and McGee, the latter a probation officer. BlcOee
■sauntered over to the blacksmith and suggested
that he tone down a little. McG*e a second later
' raised himself «lowly from the sidewalk. Patrol
1 man Harden rushed to McGee's aid. but he also
: was bowled over. Both officers rushed upon Cal
' ley again, and were or.c* more knocked down.
Some one telephoned for the reserves from the
! West 47th street station, and Patrolmen Hoare.
j Kennedy. F!acl*r. Quick and Twilllger reached the
' scene of strife just In time to see Hayden ajid Mc
i Gee go down for about the fourth time. The re
; serves rushed upon Calley, but he side-stepped their
; advan<-e . and then pierced the centre, sending sev
i eral of the patrolmen to the pavement. A big
| crowd law Calley Sold off the policemen for several
| minutes.
; Af:-: iii«? prisoner had been locked up in the
West 47th street station. Dr. Derby, of Roosevelt
Hospital, patched up the officers. Patrolmen Hay
. den ami HoOec reported s-'^k. and were sent to
. the'r h«>m-.« They were suffering from various
contusions, and Hayden's right ankle was severely
Defendant Witness in His Oxen
Behalf in Extortion Case.
Carl •"■-." ■-. I er-Hanf>en took the stand In his own
behalf yesterday In hi?, trial for extortion before
' Justice Goff and a jury in the criminal branch
j (it the Supreme Court. His story had to do main
j ly with the aamdoa> of the appeal made to him
l>y - .- boy Macs, to tike his assault case
! against the liiHadflpnlia. O'Brien.
j He also told of the introduction of O'Brien's
friend. Dowling. into the case, saying Dowllng
j l.ad com* to Mm in his olflce and begged to be
allowed to settle the ca«e on payment of 525.000.
j it being- Dowjing*s particular desire, according to
The lawyer, that O'Brien should know nothing of
the details of the settlement.
The morning session began with the opening
address of A. C Palmer, counsel for the defence.
i'r. Palmer sought :o sb a the defendant's good
character and to tell of his antecedents, but
Justice G«S excluded everything of this sort rig
orously and kept the lawyer and the witnesses to
the case. Several s/ltoe — r sought to testify to
er-Hansen*a good character. but their «-vi
l denoe was ri:!*-J out on such points.
Mrs. Alfred E. Tower Says Her Husband
Treated Her Cruelly and Drank Heavily.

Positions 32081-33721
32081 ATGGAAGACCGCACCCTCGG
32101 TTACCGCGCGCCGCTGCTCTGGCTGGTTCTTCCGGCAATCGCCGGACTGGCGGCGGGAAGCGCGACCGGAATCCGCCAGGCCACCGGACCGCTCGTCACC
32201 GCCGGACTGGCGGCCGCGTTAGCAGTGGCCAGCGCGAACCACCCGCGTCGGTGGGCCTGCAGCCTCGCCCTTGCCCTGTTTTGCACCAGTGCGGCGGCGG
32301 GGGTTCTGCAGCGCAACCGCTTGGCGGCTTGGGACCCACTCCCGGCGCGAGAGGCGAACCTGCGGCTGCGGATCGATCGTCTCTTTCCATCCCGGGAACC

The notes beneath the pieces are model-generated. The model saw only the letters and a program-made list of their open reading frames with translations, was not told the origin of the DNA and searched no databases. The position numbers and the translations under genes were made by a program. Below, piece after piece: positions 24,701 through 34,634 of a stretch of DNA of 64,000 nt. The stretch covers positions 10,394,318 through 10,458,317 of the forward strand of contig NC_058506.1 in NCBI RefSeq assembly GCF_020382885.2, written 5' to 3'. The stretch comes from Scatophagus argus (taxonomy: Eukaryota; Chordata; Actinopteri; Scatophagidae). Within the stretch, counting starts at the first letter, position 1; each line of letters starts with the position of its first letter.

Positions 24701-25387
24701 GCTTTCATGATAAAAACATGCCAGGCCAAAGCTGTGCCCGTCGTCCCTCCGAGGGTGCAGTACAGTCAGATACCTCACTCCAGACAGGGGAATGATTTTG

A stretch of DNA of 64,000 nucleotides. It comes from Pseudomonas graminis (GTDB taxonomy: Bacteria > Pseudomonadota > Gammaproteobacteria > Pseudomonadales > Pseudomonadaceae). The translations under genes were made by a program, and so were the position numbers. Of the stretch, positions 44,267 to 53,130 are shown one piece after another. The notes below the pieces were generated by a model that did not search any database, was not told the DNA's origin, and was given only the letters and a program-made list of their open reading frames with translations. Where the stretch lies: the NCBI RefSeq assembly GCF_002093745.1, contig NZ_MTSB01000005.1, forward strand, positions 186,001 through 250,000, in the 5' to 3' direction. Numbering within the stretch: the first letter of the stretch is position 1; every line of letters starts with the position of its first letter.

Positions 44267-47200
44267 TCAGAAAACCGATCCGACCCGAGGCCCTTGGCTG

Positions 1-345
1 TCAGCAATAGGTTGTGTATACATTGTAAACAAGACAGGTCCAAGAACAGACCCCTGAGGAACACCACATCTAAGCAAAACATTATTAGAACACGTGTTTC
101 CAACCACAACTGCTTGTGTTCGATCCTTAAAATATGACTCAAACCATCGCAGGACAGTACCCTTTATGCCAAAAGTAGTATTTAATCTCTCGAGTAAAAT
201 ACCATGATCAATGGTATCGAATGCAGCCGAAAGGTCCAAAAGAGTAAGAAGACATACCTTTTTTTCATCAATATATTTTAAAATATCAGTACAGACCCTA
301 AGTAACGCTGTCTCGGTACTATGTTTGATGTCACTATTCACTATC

Tl;e suit of Mr*. Mary Bogardu* Tower against
aer husband. Albert II Tower, the wealthy Iron
master of ; . k€*pj*>. for reparation and ali
mony, fame up yesterday in the a ßa9reaM «'ouTt.
White Plains, afore Justice Keogh. Mrs. Tower.
tih«»-wap a telephone operator before her marriage.
t<-ok the .-Taiid an.l testined that the defend ..-t
treated her cruelly wore at her at times, and
tt.at once he -.aid he "would get rid of her by fair
mean* or foui."
PrevJou* to the court — **•■ yesterday eounaei
tried to make a oom^romise. Mr. Tower said that
he was willlnic to compromise, but would not
i.iomls- to be home every evening, a.- be mUjht
be detained away on account of business. Then
the trial began.
Mrs. Tower -- I bet husband drank heavily, and
shut he never paid any attention- :o her while
ahoard Ua yacht when other women nere making
a cruise witb them. The hearing will be continued
When Samuel Dorovitz. of No. 333 East istb
street, was arraigned la The Bang Market police
court yesterday afternoon he was sadly battered
and braised He was charged with jrrand larceny
In stealing four overcoats and three women's suits,
varied at m. from Mrs. Ix.ttie Lussiter. of No. 251
Monroe street.
Mis* Marie Andres, a se\enteen-year-old German
girl, saw Dorovitz ascending to the roof of her
home, at No. 2SI Monro> street, with a bundle in
his arms. He ran Into one of the apartments and
she followed aha She says she took a long black-
Jack away from him during a struggle, then
punched him on the Jaw and bruised him up gen
erally. The twenty-four families in the tenement
bouse were aroused by the girl's screams, and for
a time there was a small sized riot. Patrolman
Crlmmins. of the Delancey street station, pushed
his way through the mob of excited women to ar
rest a much subdued Dorovitz. In court Dorovitz
waived examination and was held by Magistrate,
Finn in *1.€»» bail for the grand jury.